Saturday, October 03, 2009

When Japan tries to say No

Godzilla has been considered a filmographic metaphor for the
United States, as well as an allegory of nuclear weapons in
general. Godzilla represented the fears that many Japanese
held about the nuclear attacks on Hiroshima and Nagasaki, and
the possibility of recurrence.

One can hear many more things from DPJ politicians nowadays
and it' easy to see that something has changed here. If
nothing guarantees that the reform of Japan Prime Minister
Hatoyama party, the Democratic Party of Japan, will work out
if it confines into symbolic destruction of past LDP regime.
Some more straightforward policies are now designed to show
that after all, yes, it happened, Japan can say No. *

For instance Hatoyama party has long advocated tighter US
Japan economic ties and collaboration on nonmilitary areas
such as energy and the environment. "Japan's relations with
the U.S. have been heavily biased toward defense," Hatoyama
recently said. "Now it's time to shift our focus to economic
ties." In other words, message abroad is clear: stop bashing,
from the US, but also the EU, the Chinese.

One example is Afghanistan. After war brought destruction,
it is time to reconstruct and polish. Here is how the
archipelago diversifies its int'l cooperation, huge by the
way, in helping the... Taliban!

First answer to the Obama administration, regarding the war
in Afghanistan, Japan does not want to continue the
refueling in the Indian ocean but offer a comparative
advantage that is less "war machine" motion. Cash and
training, economic push up.

"The Japanese government has decided to provide vocational
training to former Taliban soldiers to support reconstruction
efforts in Afghanistan as an alternative to the refueling
mission by the Maritime Self-Defense Forces in the Indian
Ocean, whose legal mandate will expire in January.

Vocational training has heretofore not been offered to former
Taliban soldiers, and has the benefit of highlighting Japan's
"new contribution to the international community" as a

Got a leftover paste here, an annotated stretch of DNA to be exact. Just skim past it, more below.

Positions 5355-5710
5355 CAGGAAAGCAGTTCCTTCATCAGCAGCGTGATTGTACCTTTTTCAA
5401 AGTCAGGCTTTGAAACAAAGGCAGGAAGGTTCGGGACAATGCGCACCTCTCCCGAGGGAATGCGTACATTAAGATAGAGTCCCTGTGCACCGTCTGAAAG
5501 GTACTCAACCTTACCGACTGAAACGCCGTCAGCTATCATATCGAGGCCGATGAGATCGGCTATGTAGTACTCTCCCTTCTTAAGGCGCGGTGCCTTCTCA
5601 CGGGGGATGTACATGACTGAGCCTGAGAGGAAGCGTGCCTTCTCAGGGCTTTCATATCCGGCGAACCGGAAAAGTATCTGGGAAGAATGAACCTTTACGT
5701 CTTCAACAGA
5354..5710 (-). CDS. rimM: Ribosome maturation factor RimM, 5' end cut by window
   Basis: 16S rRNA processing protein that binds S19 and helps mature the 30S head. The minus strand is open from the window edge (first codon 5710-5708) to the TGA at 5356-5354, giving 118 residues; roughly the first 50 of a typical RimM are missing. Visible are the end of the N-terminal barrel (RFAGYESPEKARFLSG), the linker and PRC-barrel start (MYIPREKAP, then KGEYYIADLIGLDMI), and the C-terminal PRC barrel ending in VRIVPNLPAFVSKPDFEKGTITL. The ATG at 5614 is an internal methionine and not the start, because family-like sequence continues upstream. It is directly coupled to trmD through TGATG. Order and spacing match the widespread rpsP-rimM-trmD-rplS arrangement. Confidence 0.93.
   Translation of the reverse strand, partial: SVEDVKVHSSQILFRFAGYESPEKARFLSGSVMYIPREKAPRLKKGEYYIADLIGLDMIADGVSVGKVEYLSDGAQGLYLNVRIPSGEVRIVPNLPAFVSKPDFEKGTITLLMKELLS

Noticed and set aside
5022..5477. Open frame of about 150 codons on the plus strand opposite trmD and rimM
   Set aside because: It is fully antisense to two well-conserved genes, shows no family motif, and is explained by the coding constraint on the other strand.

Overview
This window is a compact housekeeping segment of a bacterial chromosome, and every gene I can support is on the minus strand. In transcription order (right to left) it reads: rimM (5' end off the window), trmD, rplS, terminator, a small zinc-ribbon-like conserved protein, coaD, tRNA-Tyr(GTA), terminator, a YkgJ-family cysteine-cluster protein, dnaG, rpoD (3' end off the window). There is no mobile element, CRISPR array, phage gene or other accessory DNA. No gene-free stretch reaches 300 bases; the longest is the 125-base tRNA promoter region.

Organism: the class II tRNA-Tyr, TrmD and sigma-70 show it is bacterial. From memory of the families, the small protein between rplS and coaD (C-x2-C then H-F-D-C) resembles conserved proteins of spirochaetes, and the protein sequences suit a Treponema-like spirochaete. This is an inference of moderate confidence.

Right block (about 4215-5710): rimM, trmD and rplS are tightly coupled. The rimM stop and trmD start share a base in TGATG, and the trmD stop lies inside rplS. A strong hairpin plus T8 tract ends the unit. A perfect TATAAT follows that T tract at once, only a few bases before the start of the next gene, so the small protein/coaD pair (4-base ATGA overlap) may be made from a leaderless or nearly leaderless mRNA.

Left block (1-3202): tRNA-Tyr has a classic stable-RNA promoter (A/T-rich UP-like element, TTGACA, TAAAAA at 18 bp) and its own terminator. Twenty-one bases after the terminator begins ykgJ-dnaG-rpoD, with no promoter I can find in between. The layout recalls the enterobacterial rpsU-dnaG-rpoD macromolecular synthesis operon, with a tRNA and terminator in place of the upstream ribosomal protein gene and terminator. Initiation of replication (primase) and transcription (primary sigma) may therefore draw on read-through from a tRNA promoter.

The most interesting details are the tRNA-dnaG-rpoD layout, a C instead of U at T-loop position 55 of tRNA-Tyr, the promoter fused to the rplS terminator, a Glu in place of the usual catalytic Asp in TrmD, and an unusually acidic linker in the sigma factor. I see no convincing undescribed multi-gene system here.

fitting alternative to its current refueling mission.

While several hundreds of thousands of Taliban soldiers are
said to be in Afghanistan, many join the movement for money.
The purpose of Japan's newly proposed mission is to rectify a
system that forces citizens to join such groups by
alleviating poverty, thereby providing support to the US
which has been troubled by deteriorating public security in
the country."

Instructors are be selected from among Afghans, but how Japan
(NDAG: the MOFA) will secure staff to train the instructors
themselves as well as whether the training will take place
within Afghanistan or a third country has yet to be decided.

"Japan has announced approximately 2 billion dollars' worth
of aid to Afghanistan, which includes half a year's salary
for the 80,000 or so police officers in the country and
support for rice farming. It is also considering expanding
its agricultural support activities based primarily around
Kabul to the country's northern regions, where public order
is relatively stable." (quotes mainichi, agencies, wikipedia,

✍ It is not the panacea for all insecurity ills but it's a

* Reference to the pamphlet "The Japan That Can Say No: Why
Japan Will Be First Among Equals" By Ishihara Shintaro with
contributions by Sony cofounder Morita Akio .

"The Japan That Can Say No" is a 1989 essay co-written by
Sony co-founder and chairman Akio Morita and current governor
of Tokyo Shintaro Ishihara, in the climate of Japan's
economic rise. It was famous for its critical examination of
United States business practices, and for advocating Japan's
taking a more independent stance on many issues, from
business to foreign affairs. The title refers to the
authors' vision (Ishihara's in particular) of a Japanese
government that is more than a mere "yes man" to the United

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